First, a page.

Beyond was helmed by Justin Lin of Fast and Furious fame, and while he brought his own flavour to the franchise (and far fewer lense flares), it saw our heroes depart on a fun --albeit linear-- adventure that served as a platform for the already-developed characters to flourish. No origin story was necessary to maintain the viewers’ attention, as the chemistry that three films across seven years had forged between the actors and their respective roles.
Furthermore, the somewhat vague reports of Quentin Tarantino circling the Star Trek IP is enticing to anyone familiar with his previous work, and though many believe the recent trilogy to be concluded, there's always a possibility of a continuation, and the Pulp Fiction director's supposed interest is enough to garner more than a little excitement. Will it happen? Who knows, but it's enough to make keen cinephiles (Star Trek fan or not) curious.
The trilogy is flawed, yes, but with the franchise providing less-than-stellar action sequences and over the top acting in decades past, it's clear to viewers that Star Trek wears its flaws on its sleeve. In truth, most of said viewers would find such blemishes charming rather than distracting, and a reminder that the franchise has always blazed new trails rather than retreading old ones.
Like James T. Kirk and his father before him, Star Trek is a franchise that always leaps before it looks, which has resulted in a few harsh lessons and more than a few home runs. A quick glance at our Star Trek movies, ranked worst to best article will show that when J.J was firing on all cylinders, his Trek movies were up there with the best of them.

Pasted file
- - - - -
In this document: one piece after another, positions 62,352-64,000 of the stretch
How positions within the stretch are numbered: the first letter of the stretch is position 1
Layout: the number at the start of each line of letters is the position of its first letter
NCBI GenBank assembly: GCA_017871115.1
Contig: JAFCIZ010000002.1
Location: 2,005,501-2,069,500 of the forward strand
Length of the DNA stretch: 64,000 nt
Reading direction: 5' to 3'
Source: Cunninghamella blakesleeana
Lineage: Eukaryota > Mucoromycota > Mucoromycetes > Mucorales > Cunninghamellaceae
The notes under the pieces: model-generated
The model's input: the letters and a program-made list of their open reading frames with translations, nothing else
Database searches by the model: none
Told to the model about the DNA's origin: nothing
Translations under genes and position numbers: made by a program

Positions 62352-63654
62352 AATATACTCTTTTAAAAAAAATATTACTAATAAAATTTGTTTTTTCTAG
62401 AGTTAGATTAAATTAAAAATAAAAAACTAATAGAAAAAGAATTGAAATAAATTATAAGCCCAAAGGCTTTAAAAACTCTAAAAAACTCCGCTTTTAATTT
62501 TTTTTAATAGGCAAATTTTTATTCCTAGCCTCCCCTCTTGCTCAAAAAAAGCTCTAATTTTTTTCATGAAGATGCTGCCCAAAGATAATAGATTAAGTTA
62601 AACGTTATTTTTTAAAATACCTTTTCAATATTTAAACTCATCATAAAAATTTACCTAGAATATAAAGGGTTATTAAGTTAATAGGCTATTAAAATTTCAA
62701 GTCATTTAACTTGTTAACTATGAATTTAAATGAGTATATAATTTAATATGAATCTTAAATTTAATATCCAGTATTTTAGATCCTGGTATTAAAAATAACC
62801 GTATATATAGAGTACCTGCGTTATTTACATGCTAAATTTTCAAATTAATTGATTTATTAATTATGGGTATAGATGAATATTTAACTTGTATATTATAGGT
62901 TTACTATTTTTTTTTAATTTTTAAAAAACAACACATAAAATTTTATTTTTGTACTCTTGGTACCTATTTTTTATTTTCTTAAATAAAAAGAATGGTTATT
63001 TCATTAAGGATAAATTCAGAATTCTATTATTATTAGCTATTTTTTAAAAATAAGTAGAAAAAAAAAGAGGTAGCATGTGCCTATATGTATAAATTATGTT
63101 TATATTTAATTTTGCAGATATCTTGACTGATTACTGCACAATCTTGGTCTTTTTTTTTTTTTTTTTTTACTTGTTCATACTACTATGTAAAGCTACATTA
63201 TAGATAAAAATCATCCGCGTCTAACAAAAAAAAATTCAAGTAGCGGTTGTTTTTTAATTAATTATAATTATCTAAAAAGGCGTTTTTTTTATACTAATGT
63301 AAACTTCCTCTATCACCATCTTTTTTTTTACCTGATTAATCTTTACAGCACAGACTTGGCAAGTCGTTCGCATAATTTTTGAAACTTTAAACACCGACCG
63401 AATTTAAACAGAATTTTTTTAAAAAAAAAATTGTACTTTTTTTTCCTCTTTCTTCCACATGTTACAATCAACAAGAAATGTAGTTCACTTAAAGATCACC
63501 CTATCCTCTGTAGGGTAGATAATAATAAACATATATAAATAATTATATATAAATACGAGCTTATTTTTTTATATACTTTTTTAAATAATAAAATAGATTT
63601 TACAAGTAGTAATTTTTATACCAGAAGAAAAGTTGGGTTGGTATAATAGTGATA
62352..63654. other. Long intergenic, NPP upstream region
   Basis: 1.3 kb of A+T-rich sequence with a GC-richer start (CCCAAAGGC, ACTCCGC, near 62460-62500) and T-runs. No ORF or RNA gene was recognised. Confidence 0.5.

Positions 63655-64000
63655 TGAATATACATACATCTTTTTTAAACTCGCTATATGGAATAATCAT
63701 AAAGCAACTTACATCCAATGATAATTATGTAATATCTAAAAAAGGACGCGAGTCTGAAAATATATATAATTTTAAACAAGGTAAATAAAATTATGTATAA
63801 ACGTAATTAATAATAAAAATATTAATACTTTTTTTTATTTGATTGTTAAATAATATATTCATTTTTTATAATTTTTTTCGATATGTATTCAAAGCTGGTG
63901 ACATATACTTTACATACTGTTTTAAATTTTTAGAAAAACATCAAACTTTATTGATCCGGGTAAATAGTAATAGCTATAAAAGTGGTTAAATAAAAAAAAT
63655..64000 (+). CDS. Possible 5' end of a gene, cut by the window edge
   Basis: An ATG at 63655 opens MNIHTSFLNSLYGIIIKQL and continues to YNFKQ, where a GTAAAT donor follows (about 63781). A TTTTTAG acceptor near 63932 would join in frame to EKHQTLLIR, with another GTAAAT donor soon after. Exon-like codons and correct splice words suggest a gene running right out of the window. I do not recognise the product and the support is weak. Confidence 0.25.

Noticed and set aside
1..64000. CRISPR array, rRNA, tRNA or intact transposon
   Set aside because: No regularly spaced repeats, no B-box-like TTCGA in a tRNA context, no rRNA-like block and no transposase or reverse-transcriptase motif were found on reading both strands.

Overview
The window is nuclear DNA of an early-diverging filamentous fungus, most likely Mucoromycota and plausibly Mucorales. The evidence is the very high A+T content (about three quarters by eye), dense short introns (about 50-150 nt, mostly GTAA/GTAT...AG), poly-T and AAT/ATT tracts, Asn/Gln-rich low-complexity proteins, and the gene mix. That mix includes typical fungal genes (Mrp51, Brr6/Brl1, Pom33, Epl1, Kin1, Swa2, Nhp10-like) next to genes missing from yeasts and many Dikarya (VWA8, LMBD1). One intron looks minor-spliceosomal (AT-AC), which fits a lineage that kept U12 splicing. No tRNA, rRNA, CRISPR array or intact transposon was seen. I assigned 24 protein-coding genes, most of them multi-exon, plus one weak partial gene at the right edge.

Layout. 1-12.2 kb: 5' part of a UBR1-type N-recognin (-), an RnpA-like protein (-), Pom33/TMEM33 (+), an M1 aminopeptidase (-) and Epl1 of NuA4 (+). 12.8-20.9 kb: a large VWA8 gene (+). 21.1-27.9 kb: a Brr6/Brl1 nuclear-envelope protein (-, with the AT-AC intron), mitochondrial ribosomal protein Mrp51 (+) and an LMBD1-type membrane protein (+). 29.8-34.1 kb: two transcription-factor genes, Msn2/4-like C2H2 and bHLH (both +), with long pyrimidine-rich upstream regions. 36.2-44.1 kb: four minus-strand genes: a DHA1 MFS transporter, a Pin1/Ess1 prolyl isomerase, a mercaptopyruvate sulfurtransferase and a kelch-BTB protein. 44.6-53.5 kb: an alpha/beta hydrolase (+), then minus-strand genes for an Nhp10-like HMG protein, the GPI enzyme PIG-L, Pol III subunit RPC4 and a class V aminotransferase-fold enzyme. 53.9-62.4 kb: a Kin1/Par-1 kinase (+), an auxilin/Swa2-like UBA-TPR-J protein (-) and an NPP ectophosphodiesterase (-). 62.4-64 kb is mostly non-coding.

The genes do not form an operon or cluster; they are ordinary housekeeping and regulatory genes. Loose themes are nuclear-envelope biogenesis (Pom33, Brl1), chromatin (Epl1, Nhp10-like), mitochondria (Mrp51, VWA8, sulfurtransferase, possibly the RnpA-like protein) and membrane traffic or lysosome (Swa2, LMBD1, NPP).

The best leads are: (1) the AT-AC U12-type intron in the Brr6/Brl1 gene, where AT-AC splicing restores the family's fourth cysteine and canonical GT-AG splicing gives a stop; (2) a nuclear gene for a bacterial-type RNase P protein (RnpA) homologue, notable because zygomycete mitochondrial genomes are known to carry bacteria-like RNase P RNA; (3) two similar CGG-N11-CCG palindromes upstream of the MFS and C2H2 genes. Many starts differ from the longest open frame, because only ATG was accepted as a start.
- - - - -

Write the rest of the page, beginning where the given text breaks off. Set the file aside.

To Boldly Go...
Nostalgia is a frightfully difficult impulse to overcome. When we find something we love in fiction, the characters, its stories and the adventures that they take us on are forever etched into our minds, only maturing with age to the point where the rose-tinted spectacles are in full effect.
To many, Star Trek was the first series that took our impressionable minds to the moon and back, providing hours of escapism amongst the stars and allowing us a glimpse at what the future could be like.
As the swinging 60's stretch further into the rear view mirror and Star Trek's humble beginnings feel even more humble in comparison to modern CGI, the JJ Abrams-produced trilogy is proof that, in the face of immense adversity, the franchise still has more to give.
Abrams' take on the seasoned sci-fi franchise provides bright-eyed viewers of today the opportunity to feel the same way our parents and grandparents felt the first time their screen was graced by the frightful Gorn or the sinister Khan. It's made Star Trek fans of the sons and daughters of those faithful Trekkies from decades past, which is all the evidence you need to believe that J.J. Abrams created something truly special.
If you're looking to revisit the latest Star Trek trilogy, check out our Star Trek streaming guide to find out where you can watch the movies online. And if you're wondering where the Kelvin movies fit into the rest of the Trek timeline, well it's complicated, but our Star Trek movies in chronological order guide explains it all.